4 December 2017

One year of Donald Trump and a wobble in Chinese markets

It has been a case of more of the same for the year as equity markets mostly edged higher in November.

There have been two developments that have caught my eye and may yet prove to be a threat to the current bull market.

Firstly, Chinese markets came under pressure in November as authorities moved to tighten regulation in asset management. Chinese corporate bonds have been hit in particular and there is a risk here that the current wobble escalates into wider credit tightening. Such a squeeze is the last thing that Chinese authorities want to cause and they have been skilful in managing the situation so far, but this remains a risk worth watching.

Secondly, volatility has picked-up in technology assets, the sector that has been at the forefront of this year’s market strength. Cryptocurrency, specifically Bitcoin has been stealing the headlines, having risen over 900% this year, giving the currency a greater paper value than corporate stalwarts such as PepsiCo, Boeing and McDonald’s by the Wall Street Journal’s numbers. Given the current level of retail and leveraged investment in such assets, it is worrying to consider the effect that any reversal in this extraordinary run would have on investor confidence.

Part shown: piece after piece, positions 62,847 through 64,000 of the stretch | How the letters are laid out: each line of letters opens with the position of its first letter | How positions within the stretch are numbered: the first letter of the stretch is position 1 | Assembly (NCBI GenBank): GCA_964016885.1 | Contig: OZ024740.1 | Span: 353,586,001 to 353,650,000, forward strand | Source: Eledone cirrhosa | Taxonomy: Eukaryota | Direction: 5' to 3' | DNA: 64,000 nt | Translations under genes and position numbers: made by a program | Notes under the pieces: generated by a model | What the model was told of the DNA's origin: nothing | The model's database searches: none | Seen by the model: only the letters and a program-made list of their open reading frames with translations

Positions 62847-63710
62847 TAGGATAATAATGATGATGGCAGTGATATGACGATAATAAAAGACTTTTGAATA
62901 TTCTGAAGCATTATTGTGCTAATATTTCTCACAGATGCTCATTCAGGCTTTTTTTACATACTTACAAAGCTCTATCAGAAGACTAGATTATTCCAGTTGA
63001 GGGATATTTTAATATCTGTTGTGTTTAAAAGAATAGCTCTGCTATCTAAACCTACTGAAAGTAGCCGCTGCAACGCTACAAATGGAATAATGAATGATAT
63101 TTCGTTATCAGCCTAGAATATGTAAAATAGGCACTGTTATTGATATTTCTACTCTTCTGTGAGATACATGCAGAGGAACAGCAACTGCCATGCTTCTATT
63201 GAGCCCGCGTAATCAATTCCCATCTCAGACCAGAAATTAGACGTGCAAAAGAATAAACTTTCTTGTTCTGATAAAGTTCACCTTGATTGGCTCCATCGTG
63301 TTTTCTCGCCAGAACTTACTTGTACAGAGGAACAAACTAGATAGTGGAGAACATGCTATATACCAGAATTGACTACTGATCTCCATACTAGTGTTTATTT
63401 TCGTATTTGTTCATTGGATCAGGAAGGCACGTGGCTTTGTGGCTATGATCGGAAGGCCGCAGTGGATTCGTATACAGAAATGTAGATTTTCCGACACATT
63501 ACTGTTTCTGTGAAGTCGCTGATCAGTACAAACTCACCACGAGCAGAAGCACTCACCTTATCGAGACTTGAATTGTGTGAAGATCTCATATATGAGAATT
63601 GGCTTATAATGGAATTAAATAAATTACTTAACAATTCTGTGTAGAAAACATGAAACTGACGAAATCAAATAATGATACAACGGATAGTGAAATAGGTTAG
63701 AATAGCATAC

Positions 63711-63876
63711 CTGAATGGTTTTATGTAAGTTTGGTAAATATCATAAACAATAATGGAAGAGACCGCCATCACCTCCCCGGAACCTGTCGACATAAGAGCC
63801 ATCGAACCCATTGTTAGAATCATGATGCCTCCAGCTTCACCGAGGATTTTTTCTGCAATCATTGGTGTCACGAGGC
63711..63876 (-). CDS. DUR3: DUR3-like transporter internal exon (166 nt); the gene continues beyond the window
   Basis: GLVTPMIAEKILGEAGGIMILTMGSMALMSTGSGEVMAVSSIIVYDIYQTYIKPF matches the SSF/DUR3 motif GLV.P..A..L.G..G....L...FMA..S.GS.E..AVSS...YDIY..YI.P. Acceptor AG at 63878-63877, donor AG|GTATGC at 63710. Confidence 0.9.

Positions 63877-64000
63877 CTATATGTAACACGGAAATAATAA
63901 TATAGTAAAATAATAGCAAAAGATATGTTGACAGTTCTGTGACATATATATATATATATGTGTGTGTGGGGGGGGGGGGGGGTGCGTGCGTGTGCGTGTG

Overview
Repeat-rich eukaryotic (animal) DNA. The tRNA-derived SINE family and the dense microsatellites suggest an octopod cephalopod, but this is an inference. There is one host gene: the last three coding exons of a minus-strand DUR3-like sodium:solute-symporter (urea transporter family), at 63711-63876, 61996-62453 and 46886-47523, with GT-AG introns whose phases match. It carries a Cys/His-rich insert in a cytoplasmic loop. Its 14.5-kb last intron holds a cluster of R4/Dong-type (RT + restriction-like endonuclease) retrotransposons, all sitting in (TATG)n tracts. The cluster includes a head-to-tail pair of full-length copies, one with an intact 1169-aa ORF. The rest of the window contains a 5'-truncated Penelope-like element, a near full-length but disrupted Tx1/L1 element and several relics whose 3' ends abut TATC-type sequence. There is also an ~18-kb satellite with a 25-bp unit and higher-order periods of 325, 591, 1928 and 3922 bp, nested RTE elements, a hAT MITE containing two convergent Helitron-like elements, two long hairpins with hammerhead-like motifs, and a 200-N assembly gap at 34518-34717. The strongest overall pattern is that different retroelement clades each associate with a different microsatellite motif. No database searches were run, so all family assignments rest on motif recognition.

Donald Trump recently passed his one year anniversary as President and, while he may not have built a wall, the US economy has just delivered its best quarter of GDP growth since 2014 and this may have been stronger still if it were not for a brutal hurricane season. Recent Chinese and European indicators have been similarly positive and the ongoing strength of commodity prices as we head into the winter months again paints a relatively optimistic picture of global economic conditions. Valuations in the majority of asset classes remain historically high, supported by ongoing positive economic momentum and accommodative central bankers. For the time being, these remain the central themes underpinning markets.

Fred Mahon managed JM Finn’s Coleman Street Investments Service.

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